According to Michael Conner Ph. D, ISA–AM, the mission of the Foundation is to “promote the advancement of education related to personal property appraising.” The Foundation was formed in 2002 as an independent arm of the International Society of Appraisers. The Foundation raises funds to provide scholarships for continuing studies for both new and veteran appraisers by publishing the Journal

Editor Todd W. Sigety, ISA CAPP comments, “The Journal of Advanced Appraisal Studies is now in its 5th year of publication.  From what started as a simple concept of creating a platform for personal property appraisers and allied professionals to publish scholarly works, reviews, primers, theories and experiences has now grown and matured into the publication of choice for our profession. The Journal has developed into an important tool to assist new and emerging appraiser as well as becoming an incubator for developing new concepts and ideas for experienced appraisers.”

Sigety continues, “The 2012 edition of the Journal contains a wealth of appraisal related content on varied topics such as the 2011 art market, photography skills, report writing, Hedonic appraisal approach, marketing through TV, radio and public appearances, the Asian market, Asian textiles, appraising Judaica, book appraising, wood identification, inspection tools, multi-part antiques, artist archives, fair value, women in 20th century design, fraud on eBay, appraising books, and artist identification. All articles are specifically written and selected for the personal property appraiser.   Appraisers from the three major personal property organizations, ISA, ASA and AAA as well as independent appraisers, allied professionals, and educators have been active supporters and contributors to the journal project.”

The 300 page 2012 edition of the Journal, edited by Todd Sigety, is available for $55 at Previous editions are available for $35 on the same site. For more information visit the Journal’s websites at  and to read an excerpt article and visit the home page of the Foundation at

You can contact the Foundation for Appraisal Education at 201 W Lake St # 214 Chicago IL, 60606, telephone 312 924-1832, email

International Society of Appraisers Announces Fall 2012 Education Schedule

Wednesday, September 5th, 2012

[Admin Note: We receive many inquires here at to help our users appraise their antiques. It is almost impossible (and irresponsible) to try and appraise anything via email online. Detecting the objects subtleties, imperfections, weight, smell, texture, you name it requires in person inspection. Therefore for those interested, we have the below offering from the International Society of Appraisers so you can learn the craft for yourself.]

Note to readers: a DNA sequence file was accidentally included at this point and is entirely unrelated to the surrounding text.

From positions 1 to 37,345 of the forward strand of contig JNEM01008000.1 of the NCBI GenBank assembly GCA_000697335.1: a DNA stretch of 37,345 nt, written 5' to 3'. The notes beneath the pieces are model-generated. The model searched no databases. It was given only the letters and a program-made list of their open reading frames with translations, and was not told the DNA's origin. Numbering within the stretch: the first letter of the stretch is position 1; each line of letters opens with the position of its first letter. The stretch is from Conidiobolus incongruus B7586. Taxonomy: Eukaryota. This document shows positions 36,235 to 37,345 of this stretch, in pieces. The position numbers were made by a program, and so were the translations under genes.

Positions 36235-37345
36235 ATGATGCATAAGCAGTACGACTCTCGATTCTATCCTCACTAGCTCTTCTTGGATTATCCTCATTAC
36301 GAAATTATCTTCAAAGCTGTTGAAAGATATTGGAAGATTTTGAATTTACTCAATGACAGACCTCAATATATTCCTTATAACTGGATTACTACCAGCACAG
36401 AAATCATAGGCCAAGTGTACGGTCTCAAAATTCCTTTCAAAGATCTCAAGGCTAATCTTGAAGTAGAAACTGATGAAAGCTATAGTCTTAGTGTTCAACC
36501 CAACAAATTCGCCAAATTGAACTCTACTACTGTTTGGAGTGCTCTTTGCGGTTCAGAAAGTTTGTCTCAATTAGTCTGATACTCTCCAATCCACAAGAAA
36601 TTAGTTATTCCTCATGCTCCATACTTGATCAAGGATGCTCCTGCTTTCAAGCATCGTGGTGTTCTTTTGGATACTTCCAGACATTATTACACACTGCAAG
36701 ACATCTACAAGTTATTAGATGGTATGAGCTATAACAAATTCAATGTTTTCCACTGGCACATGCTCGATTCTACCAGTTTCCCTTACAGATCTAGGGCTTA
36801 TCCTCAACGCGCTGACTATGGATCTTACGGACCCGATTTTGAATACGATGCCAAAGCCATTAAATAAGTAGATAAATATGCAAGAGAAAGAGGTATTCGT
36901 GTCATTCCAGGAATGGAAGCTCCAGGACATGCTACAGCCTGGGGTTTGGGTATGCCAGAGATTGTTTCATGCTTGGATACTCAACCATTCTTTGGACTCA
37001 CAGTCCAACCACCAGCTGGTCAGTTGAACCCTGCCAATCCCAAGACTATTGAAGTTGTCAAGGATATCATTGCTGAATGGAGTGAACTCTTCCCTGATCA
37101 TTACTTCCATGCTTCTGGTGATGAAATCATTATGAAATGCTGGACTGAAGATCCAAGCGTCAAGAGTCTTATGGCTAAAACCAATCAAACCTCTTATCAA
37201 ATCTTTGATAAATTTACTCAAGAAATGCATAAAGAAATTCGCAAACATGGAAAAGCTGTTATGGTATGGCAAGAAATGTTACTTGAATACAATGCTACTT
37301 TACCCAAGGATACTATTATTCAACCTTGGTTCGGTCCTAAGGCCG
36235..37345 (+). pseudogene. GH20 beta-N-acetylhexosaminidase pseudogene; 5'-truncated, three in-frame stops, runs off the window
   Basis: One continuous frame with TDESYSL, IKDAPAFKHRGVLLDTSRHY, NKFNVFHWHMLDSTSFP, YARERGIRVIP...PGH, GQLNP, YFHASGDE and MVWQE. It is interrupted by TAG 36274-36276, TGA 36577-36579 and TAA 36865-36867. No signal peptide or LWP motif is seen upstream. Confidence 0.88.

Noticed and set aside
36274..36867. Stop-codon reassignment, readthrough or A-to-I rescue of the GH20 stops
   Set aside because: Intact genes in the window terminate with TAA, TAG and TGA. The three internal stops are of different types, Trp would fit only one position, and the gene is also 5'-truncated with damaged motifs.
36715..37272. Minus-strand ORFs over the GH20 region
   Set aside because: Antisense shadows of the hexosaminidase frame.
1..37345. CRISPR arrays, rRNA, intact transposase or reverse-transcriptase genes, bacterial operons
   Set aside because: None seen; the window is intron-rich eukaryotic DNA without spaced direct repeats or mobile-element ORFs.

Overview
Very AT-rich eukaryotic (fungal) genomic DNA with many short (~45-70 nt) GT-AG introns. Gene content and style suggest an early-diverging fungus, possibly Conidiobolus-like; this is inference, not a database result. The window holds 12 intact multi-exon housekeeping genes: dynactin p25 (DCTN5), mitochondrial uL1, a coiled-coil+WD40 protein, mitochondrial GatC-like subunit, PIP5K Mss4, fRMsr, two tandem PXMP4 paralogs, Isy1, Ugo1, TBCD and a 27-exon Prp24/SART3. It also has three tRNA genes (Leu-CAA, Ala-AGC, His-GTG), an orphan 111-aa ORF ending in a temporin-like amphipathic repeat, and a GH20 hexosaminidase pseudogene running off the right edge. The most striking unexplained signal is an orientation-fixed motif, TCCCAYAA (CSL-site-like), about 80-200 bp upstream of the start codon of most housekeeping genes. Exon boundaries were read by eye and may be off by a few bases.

Eight courses are scheduled for October and November including Appraisal of Fine Arts, Core Course in Appraisal Studies, Requalification Course, Advanced Report Writing, Oriental Rugs, Appraisal of Antiques & Residential Contents and the 7 hour and 15 hour Personal Property USPAP Course.

APPRAISAL OF FINE ART – October 15-20, 2012

Emphasizes the primary categories of fine art frequently encountered by appraisers and dealers: paintings, sculpture, works on paper, frames, photography, animation art, Russian icons and Spanish Colonial art. Major areas of focus: art history, looking at art works properly, identifying and researching fine art works, properly describing art works, correctly employing specific vocabulary, and art conservation. A field trip to local museums, such as The Art Institute of Chicago, provides students with close exposure to the property categories being studied.   (Covered by course fee)


This is the “original” complete appraisal methodology course for personal property appraising.  Its thorough scope includes appraisal objectives, intended uses, market identification and analysis, research methods and skills, ethics and professional conduct, and a detailed presentation of report formats and checklists.  This course sets the standards that others imitate.  The encyclopedic manual is in two sections and includes a resource directory of over 200 pages, including computer research sites, useful forms for your appraisal practice, and abridged law cases worthy of mention.  The on-site class is presented in a user friendly manner with many group activities that reinforce written and visual information.  Students learn the techniques of networking and are able to apply their new skills and knowledge in writing complete appraisal reports that are both ISA and USPAP compliant.  Minimal computer skills are required and laptop use in the classroom is encouraged.

REQUALIFICATION COURSE-September28-29(Toronto,Ontario)and October 26-27, 2012

A review and update of ISA’s Appraisal Standards covering significant recent changes including those in the ISA Core Course Manual,  the IRS, and the insurance industry.  The class is a requirement for re-qualification and provides current guidelines, checklists, and forms helpful for every member.   This will ensure that you are developing and writing appraisals to the current standards.    Our text is the current edition of the ISA Core Course Manual and much class time is spent in discussion and group activities.  No exam is given and students are dismissed at the end of the second day.